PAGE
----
Kubernetes Storage Introduction

An introduction to persistent storage in Kubernetes

This document describes the model used in Kubernetes for managing persistent, cluster-scoped storage for workloads requiring access to persistent data.

A workload on Kubernetes typically requires two types of storage:

  • Ephemeral Storage

  • Persistent Volume Storage

Ephemeral storage

Ephemeral storage, by its name, is ephemeral in the sense that it is cleaned up when the workload is deleted or the container crashes. For example, the following are examples of ephemeral storage provided by Kubernetes:

EmptyDir volume. Managed by kubelet under /var/lib/kubelet.
Container logs. Typically under /var/logs/containers.
Container image layers. Managed by container runtime (e.g., under /var/lib/containerd).
Container writable layers. Managed by container runtime (e.g., under /var/lib/containerd).

Ephemeral storage is automatically managed by Kubernetes, and typically does not require explicit settings. You may need to express the capacity requests for ephemeral storage so that kubelet can use that information to make sure it does not run out of ephemeral storage space on each node.

Persistent Volume

Persistent Volumes are storage resources that can be used by the cluster. Persistent Volumes are volume plug-ins that have lifecycle capabilities that are independent of any Kubernetes Pod or Deployment.

You may have stateful workloads requiring persistent storage whose lifecycle is longer than that of Pods or containers. For instance, a database server needs to recover database files after it crashes. For those cases, the workloads need to use PersistentVolumes (PV).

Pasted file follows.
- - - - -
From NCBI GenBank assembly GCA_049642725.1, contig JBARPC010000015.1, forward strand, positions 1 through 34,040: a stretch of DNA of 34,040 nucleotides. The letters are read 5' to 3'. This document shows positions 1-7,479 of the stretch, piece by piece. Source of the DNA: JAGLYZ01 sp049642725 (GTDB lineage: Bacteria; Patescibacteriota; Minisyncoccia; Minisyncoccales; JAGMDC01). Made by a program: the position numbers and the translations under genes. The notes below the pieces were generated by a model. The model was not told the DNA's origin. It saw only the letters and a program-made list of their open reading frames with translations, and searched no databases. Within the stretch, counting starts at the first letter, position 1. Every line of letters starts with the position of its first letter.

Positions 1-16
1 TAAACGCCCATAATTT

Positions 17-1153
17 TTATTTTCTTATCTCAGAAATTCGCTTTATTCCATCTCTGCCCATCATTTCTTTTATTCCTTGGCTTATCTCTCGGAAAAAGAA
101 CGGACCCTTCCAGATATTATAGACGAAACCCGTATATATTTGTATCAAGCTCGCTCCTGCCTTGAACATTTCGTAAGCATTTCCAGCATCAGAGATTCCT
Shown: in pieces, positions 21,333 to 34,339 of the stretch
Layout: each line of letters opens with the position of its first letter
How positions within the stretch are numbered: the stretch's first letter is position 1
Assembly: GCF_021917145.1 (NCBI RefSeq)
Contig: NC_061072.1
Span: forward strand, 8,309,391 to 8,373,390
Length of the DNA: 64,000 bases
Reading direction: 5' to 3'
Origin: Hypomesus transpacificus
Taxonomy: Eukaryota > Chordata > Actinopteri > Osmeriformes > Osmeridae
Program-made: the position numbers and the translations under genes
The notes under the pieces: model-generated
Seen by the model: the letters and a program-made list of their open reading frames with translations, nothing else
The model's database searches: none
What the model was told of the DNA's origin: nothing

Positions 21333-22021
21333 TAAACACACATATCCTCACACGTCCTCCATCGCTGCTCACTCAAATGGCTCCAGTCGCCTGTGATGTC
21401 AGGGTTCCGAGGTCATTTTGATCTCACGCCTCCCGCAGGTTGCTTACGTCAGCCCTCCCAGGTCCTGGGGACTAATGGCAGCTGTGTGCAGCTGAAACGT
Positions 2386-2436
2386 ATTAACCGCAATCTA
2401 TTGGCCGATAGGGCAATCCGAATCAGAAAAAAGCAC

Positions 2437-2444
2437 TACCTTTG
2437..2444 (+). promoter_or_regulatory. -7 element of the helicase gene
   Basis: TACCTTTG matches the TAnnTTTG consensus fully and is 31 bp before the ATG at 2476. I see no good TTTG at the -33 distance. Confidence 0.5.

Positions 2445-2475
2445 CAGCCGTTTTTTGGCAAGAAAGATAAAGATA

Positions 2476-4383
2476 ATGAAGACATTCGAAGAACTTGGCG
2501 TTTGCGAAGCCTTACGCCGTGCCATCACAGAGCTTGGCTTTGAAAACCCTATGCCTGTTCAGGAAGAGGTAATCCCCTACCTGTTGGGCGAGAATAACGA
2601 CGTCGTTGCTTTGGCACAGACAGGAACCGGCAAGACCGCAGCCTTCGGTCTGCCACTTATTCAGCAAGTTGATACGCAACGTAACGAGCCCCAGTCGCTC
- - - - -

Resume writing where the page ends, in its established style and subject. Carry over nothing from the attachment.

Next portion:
Persistent Volumes are resources that represent storage in the cluster that has been provisioned by an administrator or dynamically provisioned using Storage Classes. Unlike ephemeral storage, the lifecycle of a PersistentVolume is independent of that of the workload that uses it.

The Persistent Volume API objects capture the details of the implementation of the storage, be that NFS, iSCSI, or a cloud-provider-specific storage system. In order to use a Persistent Volume (PV), your application needs to invoke a Persistent Volume Claim (PVC).

Persistent Volume Procedures

Persistent Volume Claim

A PersistentVolumeClaim is a request for storage. For a workload that requires persistent volumes, the workload should use PersistentVolumeClaim (PVC) to express its request on persistent storage. A PersistentVolumeClaim can request specific size and Access Modes (for example, they can be mounted once read/write or many times read-only).

Any workload can specify a PersistentVolumeClaim. For example, a Pod may need a volume that is at least 4Gi large or a volume mounted under /data in the container’s filesystem. If there is a PersistentVolume (PV) that satisfies the specified requirements in the PersistentVolumeClaim (PVC), it will be bound to the PVC before the Pod starts.

Persistent Volume Claim Procedures